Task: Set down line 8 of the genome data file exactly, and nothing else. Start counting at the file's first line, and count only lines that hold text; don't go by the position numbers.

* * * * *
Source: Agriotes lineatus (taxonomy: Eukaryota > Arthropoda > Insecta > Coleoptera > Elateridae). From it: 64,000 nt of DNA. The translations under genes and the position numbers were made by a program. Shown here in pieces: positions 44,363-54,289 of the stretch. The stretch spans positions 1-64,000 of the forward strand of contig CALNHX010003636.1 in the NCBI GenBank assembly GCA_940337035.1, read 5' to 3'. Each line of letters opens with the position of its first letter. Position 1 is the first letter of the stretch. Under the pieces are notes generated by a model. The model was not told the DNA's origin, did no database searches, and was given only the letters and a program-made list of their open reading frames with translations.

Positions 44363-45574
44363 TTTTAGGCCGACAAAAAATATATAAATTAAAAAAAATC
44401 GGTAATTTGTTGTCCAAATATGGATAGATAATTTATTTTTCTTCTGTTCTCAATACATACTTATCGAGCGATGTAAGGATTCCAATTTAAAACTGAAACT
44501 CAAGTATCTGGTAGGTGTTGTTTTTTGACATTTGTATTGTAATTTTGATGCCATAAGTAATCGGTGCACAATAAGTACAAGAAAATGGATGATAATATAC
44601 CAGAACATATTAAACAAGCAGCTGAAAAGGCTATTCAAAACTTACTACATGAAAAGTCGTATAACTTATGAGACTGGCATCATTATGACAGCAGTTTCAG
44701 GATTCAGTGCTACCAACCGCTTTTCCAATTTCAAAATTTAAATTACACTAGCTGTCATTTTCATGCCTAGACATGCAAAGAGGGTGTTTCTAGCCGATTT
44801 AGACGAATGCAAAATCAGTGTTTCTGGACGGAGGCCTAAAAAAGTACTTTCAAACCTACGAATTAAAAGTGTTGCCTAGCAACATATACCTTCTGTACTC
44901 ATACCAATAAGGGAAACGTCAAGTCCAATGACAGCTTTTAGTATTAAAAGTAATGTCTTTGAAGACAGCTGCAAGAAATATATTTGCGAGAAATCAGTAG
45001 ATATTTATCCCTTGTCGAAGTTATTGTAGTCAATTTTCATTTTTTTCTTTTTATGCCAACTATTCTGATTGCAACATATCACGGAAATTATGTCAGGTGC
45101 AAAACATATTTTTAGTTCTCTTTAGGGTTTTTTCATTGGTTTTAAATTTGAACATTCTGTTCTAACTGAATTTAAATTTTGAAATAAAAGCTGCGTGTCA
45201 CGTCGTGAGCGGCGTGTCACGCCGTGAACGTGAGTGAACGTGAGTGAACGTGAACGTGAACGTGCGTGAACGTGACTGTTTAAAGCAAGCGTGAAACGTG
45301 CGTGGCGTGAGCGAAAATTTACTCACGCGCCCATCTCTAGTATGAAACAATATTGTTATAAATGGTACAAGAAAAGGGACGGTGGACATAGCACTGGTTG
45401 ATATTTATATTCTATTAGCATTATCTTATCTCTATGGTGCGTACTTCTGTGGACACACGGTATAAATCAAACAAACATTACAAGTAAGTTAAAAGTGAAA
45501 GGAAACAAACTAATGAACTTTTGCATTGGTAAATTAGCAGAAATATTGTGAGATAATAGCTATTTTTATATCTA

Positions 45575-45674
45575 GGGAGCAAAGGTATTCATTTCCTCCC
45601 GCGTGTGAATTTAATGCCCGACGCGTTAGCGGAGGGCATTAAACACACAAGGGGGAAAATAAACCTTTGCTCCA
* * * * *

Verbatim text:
44801 AGACGAATGCAAAATCAGTGTTTCTGGACGGAGGCCTAAAAAAGTACTTTCAAACCTACGAATTAAAAGTGTTGCCTAGCAACATATACCTTCTGTACTC